Three retired Marines who last lowered the flag in 1961 participated in the ceremony, handing a new flag to the Marine Color Guard, which raised it on the grounds outside the embassy building on the Havana seafront.
Kerry, the first U.S. secretary of state to visit Cuba in 70 years, told the ceremony it was obvious that "the road of mutual isolation and estrangement that the United States and Cuba have been traveling is not the right one and that the time has come for us to move in a more promising direction."
The symbolic event took place eight months after Havana and Washington agreed to restore ties and nearly four weeks after the United States and Cuba formally renewed diplomatic relations and upgraded their diplomatic missions to embassies.
While the Cubans celebrated with a flag-raising in Washington on July 20, the Americans waited until Kerry could travel to Havana.
Kerry made plain in his remarks that despite the historic opening, Washington has not set aside criticism of Communist-run Cuba's human rights record.
"We remain convinced the people of Cuba would be best served by a genuine democracy, where people are free to choose their leaders," he said.
Kerry will meet Cuban dissidents opposed to the island's one-party political system at the U.S. embassy residence in Havana later on Friday.
But dissidents were not invited to the morning flag-raising in deference to the Cuban government, generating criticism from opponents of U.S. President Barack Obama's opening to Cuba.
Critics of Obama's move, which seeks to end decades of U.S. isolation and was announced last December in a landmark agreement with Cuban President Raul Castro, complain the Cuban government has made no concessions in exchange for diplomatic ties.
"It is shameful that on the grounds of our embassy in Havana, the Cuban regime can dictate to the United States government who may or may not attend this ceremony," Bob Menendez, a Cuban-American senator from New Jersey, said in a statement.
Overnight, workers attached a sign reading "Embassy of the United States of America" above the entrance of the building, accompanied by a U.S. seal.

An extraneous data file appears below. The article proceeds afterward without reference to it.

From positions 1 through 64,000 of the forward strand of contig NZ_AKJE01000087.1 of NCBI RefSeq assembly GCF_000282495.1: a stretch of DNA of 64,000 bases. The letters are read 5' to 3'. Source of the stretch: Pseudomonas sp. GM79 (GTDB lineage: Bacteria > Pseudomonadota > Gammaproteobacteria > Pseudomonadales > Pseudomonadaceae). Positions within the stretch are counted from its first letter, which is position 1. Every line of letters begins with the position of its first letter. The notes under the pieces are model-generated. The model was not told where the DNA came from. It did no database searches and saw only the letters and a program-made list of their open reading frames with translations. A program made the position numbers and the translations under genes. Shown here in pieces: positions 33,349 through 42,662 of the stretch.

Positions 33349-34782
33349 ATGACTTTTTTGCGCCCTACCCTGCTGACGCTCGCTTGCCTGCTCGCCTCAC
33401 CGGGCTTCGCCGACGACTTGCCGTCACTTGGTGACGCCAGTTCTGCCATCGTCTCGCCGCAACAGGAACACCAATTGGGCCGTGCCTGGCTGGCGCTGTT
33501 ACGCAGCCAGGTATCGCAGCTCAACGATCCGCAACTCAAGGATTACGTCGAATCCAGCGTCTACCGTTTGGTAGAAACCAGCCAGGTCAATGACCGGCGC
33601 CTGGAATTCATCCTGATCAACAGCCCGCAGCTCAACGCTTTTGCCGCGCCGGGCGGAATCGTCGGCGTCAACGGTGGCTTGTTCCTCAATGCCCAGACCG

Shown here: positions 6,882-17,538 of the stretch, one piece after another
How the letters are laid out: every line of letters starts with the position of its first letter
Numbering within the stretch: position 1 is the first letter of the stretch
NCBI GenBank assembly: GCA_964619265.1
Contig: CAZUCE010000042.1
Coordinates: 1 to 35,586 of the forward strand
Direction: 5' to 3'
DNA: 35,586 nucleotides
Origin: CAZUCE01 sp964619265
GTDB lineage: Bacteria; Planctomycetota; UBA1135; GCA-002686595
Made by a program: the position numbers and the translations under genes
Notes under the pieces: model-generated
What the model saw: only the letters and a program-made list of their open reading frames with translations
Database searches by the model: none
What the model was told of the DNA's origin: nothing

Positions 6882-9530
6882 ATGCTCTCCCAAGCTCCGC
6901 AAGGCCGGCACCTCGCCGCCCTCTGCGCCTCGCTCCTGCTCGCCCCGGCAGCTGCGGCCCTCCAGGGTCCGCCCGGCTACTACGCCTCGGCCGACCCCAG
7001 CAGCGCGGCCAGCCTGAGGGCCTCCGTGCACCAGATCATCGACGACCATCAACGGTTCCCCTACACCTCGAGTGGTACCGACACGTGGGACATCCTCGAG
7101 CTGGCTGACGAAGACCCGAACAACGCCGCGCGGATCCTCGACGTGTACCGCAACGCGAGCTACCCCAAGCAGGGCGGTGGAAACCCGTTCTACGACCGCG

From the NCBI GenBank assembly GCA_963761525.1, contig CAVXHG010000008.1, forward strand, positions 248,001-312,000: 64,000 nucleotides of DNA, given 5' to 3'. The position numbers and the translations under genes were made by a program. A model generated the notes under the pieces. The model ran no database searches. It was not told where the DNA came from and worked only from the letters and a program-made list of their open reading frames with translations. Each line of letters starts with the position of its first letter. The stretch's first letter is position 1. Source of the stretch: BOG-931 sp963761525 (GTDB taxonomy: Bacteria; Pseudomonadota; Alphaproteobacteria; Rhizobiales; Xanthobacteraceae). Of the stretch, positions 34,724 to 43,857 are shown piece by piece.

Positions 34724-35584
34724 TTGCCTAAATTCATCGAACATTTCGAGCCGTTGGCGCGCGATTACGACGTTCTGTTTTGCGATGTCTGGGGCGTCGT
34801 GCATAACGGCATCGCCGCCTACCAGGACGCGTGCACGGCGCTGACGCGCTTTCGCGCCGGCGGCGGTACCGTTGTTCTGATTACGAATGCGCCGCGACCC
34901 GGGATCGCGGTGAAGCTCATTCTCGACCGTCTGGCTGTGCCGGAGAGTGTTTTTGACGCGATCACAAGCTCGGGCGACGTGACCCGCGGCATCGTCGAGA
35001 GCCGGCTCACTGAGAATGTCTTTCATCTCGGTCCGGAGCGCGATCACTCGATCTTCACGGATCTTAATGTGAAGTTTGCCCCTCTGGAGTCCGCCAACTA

Three classic American cars like those that still ply the streets of Havana were parked on the street behind the podium where Kerry spoke: a 1955 and a 1957 Chevrolet Bel Air and a 1959 Chevrolet Impala, from the year of the revolution that brought Fidel Castro to power.
Fidel Castro handed over power to his brother, Raul Castro, in 2008 because of poor health.
Buildings surrounding the embassy were draped with large Cuban flags but the numerous flag poles in front of the embassy were bare but for one Cuban flag.
In last December's agreement, Obama and Raul Castro announced they would restore diplomatic ties, reopen embassies and work to normalize relations.
HURDLES TO COME
With ties now restored, there are plenty of hurdles along the way to normal relations between the two neighbors.
Cuba wants the United States to end its economic embargo of the island, return the U.S. naval base at Guantanamo Bay in eastern Cuba and halt radio and television signals beamed into Cuba.
The Americans will press Cuba on human rights, the return of fugitives granted asylum and the claims of Americans whose property was nationalized by Fidel Castro's government.
President Dwight Eisenhower severed diplomatic ties with Havana as relations soured soon after the 1959 Cuban Revolution.
The seven-story building in Havana and Cuba's mansion in Washington were closed from 1961 until 1977, when they reopened as interests sections.
Obama has defended his move to open up to the Caribbean island saying Washington's long policy of trying to force change through isolation did not work.
The Democratic president also has used his executive power to relax some U.S. travel and trade restrictions. But the Republican-controlled Congress has resisted his call to end America's wider economic embargo.
Restored diplomatic ties mean U.S. diplomats can travel more freely and increase staff. Cuba has also reduced the number of security guards who keep on eye on Cubans going in and out.